Positioning the UK North Sea for a net zero future will cost more than £430billion, according to a new report from the Oil and Gas Technology Centre (OGTC) and consultancy Wood Mackenzie.
The reward of creating such an “integrated net zero energy system” – a mix of oil and gas with other renewable sources – is the creation of 200,000 new UK jobs and £2.5trillion for the economy by 2050, according to the research, produced with support from operator Chrysaor and the Scottish Government.
However realising this means the industry and governments need to “focus investment at pace in the coming years” to close the gap on a number of key technologies.
This will require £430bn to be spent globally on development, of which around £270bn is expected to be spent in the UK, according to “Closing the Gap: Technology for a
Net Zero North Sea”.
Some of the areas highlighted by the OGTC are platform electrification, methane leak detection and flaring mitigation for oil and gas, as well as larger blades, taller towers and automated inspection for fixed offshore wind.
It also refers to improving ”blue hydrogen” production (from natural gas) and reducing cost of “green hydrogen” (via renewables), as well as measures to improve economics of carbon capture and storage (CCS) technology, and power off-take solutions for marine renewables like floating solar.
OGTC chief executive Colette Cohen said: “Reimagining the North Sea as an integrated energy system is essential for the UK and Scotland to achieve their net-zero ambitions. But we need to invest now to close the gap on the key technologies needed to make this ambition a reality.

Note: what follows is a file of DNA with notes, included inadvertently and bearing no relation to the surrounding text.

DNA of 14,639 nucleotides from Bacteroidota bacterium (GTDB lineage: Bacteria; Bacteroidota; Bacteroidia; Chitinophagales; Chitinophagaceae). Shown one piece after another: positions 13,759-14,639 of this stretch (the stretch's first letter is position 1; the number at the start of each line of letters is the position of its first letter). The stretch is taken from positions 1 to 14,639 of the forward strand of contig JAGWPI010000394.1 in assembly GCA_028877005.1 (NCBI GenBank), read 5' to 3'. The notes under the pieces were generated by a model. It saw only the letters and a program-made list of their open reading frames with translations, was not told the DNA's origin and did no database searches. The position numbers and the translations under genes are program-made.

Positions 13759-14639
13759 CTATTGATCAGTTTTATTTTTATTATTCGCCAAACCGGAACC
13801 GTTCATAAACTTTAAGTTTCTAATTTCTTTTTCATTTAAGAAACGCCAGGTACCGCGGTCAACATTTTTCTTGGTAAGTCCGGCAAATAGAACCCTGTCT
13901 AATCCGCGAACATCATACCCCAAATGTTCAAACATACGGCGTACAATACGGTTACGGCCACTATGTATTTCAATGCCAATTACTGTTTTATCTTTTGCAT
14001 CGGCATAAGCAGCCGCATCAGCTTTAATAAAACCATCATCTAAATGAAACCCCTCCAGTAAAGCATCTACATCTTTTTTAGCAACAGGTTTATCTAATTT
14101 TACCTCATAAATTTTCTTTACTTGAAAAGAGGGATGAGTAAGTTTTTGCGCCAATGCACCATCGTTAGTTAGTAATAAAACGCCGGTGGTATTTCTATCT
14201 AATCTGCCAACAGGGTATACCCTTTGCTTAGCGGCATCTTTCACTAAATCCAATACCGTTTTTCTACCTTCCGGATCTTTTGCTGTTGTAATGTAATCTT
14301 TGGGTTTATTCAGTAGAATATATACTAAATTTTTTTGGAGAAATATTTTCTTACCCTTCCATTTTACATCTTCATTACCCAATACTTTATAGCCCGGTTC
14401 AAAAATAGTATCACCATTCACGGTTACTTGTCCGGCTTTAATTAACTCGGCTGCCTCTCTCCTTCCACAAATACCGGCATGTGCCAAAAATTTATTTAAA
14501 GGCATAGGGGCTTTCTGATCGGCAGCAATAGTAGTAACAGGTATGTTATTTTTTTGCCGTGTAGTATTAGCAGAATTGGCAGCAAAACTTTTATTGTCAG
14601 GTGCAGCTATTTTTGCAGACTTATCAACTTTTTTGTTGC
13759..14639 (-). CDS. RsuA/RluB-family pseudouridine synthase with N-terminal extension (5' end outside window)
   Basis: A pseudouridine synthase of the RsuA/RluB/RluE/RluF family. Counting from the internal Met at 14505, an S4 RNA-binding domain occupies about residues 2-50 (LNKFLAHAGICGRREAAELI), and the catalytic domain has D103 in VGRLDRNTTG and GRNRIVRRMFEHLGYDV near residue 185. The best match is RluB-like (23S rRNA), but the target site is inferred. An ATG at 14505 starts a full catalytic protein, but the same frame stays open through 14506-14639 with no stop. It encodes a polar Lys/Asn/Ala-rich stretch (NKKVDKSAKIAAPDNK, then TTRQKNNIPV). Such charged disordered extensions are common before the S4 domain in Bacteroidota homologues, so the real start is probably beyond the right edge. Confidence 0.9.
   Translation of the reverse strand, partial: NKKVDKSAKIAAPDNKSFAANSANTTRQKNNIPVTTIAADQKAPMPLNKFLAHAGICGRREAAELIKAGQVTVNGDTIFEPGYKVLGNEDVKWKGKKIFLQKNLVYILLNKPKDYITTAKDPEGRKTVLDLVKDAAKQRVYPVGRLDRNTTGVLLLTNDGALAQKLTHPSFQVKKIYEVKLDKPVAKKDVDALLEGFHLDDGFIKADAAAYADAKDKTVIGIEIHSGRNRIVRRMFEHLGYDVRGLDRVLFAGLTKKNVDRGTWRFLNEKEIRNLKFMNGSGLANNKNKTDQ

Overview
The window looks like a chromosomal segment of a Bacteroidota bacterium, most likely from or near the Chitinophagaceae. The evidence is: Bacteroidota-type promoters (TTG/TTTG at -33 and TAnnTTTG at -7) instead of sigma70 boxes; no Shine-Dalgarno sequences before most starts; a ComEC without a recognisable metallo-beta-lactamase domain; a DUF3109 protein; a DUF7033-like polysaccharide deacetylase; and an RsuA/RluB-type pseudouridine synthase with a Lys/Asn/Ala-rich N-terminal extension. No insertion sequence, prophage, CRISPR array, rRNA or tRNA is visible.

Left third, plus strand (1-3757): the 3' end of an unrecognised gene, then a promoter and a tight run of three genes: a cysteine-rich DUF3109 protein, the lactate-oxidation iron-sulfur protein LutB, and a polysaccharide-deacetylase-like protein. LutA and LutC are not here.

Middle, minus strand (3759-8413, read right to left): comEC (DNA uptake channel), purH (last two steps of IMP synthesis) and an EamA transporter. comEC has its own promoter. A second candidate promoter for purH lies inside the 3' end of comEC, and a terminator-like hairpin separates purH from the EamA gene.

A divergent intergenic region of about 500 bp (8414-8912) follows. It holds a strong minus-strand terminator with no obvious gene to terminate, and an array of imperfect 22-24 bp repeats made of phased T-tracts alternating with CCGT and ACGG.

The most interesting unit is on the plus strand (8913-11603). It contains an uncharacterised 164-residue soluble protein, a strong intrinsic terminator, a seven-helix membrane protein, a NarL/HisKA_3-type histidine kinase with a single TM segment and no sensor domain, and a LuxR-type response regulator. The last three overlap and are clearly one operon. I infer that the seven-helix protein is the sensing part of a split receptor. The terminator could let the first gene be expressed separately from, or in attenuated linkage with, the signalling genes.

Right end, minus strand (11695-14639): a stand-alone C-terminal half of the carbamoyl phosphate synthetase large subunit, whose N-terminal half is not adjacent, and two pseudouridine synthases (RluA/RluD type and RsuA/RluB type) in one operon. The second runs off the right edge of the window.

“Leveraging our strength in oil and gas, we can also partner with the renewables sector to accelerate the delivery of the next generation of energy in the UK – and internationally. This is where governments and industry should focus investment at pace in the coming years.”
Renewables and oil and gas will “dominate” investment over the next 15 years, the report states, while the burgeoning hydrogen and CCS industries will see the largest cash injection from 2035 onwards as they mature.
It comes as the industry and UK government are amid talks around a “North Sea Transition Deal” to help protect and shift the industry to net zero by 2050.
The sector is “at the heart of the UK economy”, according to Malcolm Forbes-Cable, vice president of upstream consulting at Wood Mackenzie, “this won’t change, but our energy eco-system will”.
He added: “This report underlines how the UKCS can be redeveloped into a decarbonised, integrated energy system; one that can optimise the offshore sector’s economic value and deliver a secure supply of affordable energy.”
Earlier this week, energy giant BP went against conventional thinking from the global oil industry – that oil demand will continue to grow for decades – saying instead that “peak oil” may already have been reached.
In its lauded Energy Outlook report, even its most bullish scenario showed demand at no better than “broadly flat” for the next two decades, meaning it may not return to pre-Covid levels.
However Oil and Gas UK, the Oil and Gas Authority and others have repeatedly highlighted that fossil fuel demand in the UK remains strong and it is less carbon-intensive to use domestic supply than shipping in from overseas.
Phil Kirk, CEO of Chrysaor said: “Indigenous net zero energy and hydrocarbons to meet British demand is something I am passionate about and Chrysaor, as one of the largest operators in the North Sea, will play a key role in safely and efficiently meeting that demand in a way we can all be proud of.”